By January 21, 2022
Conditions for most people in Haiti are dire. While the country has significant economic resources, the wages of Haitian workers are the lowest in the Western Hemisphere, the result of intense exploitation. Estimates from the U.N. are that 20% of Haitians live below the absolute poverty line of $1.23 a day and that 4.3 million Haitians don’t get enough to eat — particularly women, children and adolescents. Less than 1% of Haiti’s gross domestic product is spent on health or education.
Protest in Port au Prince demands then-President Jovenel Moïse step down and elections be held, March 28, 2021.
A powerful Aug. 14 earthquake in southwest Haiti followed by a tropical storm two days later killed 2,248 people and left thousands of homes, businesses and roads badly damaged. In this area, 18% of women and 12% of men are homeless, while 53% of women and 56% of men sleep next to a damaged house. (Rapid Gender Analysis in Haiti: Impacts of the 2021 Earthquake, reliefweb.int)
Conditions in Haiti are so dangerous and miserable that in May 2021 the Biden Administration extended Temporary Protective Status for Haitians already residing in the United States.
But since September 2021, Immigration and Customs Enforcement has been deporting Haitians detained trying to cross the border into Texas. Generally there is at least one planeload and sometimes as many as seven planeloads of people sent back to Haiti every day. Meanwhile, two large boatloads of Haitians have been reported landing in the Florida Keys during the last weeks of December 2021.
The total number of ICE deportees, which certainly are a burden on Haiti’s increasingly stressed economy, has not been announced but is likely to be well over 15,000 people.
Economic catastrophe, political instability
Colonialism and imperialism have stressed Haiti’s economy since 1804 — that year the enslaved people of Haiti declared the country’s independence from France. The French enslavers demanded compensation for their “lost property,” a debt in the millions not paid off until 1947. The imperialist U.S. imposed its first-ever economic and diplomatic blockade on another country by sanctioning Haiti after the 1804 revolution and did not recognize Haiti as a sovereign, independent nation until 1862.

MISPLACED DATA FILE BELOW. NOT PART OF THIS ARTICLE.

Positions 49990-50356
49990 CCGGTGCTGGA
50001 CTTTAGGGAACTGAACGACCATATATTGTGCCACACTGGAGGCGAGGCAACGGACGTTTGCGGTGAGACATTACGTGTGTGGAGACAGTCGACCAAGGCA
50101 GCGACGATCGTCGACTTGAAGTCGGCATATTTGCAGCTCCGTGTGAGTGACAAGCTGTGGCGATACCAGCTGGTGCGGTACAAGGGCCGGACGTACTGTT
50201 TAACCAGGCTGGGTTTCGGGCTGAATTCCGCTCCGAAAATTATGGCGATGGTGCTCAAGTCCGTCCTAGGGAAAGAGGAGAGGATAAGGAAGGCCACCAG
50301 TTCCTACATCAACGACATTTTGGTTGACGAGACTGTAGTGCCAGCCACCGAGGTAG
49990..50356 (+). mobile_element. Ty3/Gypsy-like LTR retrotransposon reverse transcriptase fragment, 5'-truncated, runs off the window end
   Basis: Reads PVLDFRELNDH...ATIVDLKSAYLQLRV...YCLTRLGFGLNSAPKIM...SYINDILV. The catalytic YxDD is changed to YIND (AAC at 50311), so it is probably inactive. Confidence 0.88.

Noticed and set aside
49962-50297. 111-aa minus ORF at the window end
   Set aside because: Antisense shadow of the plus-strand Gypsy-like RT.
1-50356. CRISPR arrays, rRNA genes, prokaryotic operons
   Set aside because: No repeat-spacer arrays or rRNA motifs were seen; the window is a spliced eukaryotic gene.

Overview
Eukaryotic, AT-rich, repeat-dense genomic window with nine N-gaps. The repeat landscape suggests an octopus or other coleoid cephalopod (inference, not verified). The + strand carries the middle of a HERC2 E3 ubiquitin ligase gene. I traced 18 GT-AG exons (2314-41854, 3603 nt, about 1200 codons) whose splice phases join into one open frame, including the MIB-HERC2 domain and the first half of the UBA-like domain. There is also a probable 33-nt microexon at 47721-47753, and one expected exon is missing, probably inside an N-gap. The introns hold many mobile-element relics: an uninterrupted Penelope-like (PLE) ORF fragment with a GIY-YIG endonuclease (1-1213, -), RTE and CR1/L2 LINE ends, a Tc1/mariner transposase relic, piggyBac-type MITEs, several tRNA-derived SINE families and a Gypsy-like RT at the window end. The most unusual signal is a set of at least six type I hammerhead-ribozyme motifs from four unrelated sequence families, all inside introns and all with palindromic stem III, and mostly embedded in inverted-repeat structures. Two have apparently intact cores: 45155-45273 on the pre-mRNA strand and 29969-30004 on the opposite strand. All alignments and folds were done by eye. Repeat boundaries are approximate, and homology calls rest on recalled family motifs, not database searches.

Now extreme political instability in Haiti is intensifying its economic catastrophe.
Interim Prime Minister Ariel Henry went to Gonaïves to celebrate the 218th anniversary of Haiti’s independence Jan. 1. As Henry left the cathedral ceremony, his bodyguards came under sustained, heavy gunfire from an armed group and he was forced to flee.
Years of corruption and mismanagement by Haitian governments dominated by the U.S. — with reliance on foreign nongovernmental organizations (NGOs) to provide basic services like health care, education, sanitation and emergency services during disasters — have left enormous voids in Haiti’s social infrastructure.
Autonomous armed popular organizations have emerged to partially fill these voids. Sometimes these organizations are called gangs, especially by the bourgeois press in Haiti, the United States and France. A more neutral term is armed groups.
Some of these armed groups are indeed criminal, like the “400 Mawozo,” which kidnapped 17 North Americans in October 2021 and demanded a ransom of $17 million. Anti-crime armed groups — an outgrowth of the “vigilance brigades” formed after the overthrow of U.S.-backed dictator “Papa Doc” Duvalier — do exist and confront these criminal groups, which often have close ties to the police and big bourgeois interests.
Bombshell from bourgeois press
The New York Times dropped a Jan. 10 “bunker buster” on Interim Prime Minister Henry, who left his career as a neurosurgeon to enter politics as a leader of the Democratic Convergence Movement. The DCM was part of the U.S.-orchestrated campaign to overthrow President Jean-Bertrand Aristide in 2004.
Henry took on his current role July 7, 2021, the day President Jovenel Moïse was assassinated.
The Times claimed: “New evidence suggests the man who took over from Haiti’s murdered president had close links to a prime suspect in the assassination — and that the two stayed in contact even after the crime.”
Le Monde, a major bourgeois newspaper in France, published a similar article on the same day. The Times made its article available in French; and Le Monde made it available in English — a clear strategy to ensure the articles had the widest impact possible.
Many of the suspects in the assassination of President Moïse were trained by the U.S. military or have connections to the U.S. Drug Enforcement Administration. While the Haitian authorities have opened an investigation into Moïse’s murder, the U.S. has opened its own “investigation” in federal court in Florida.
Haitians are speculating on Twitter that the U.S. opened up its investigation of the assassination so the U.S. can bury its involvement.
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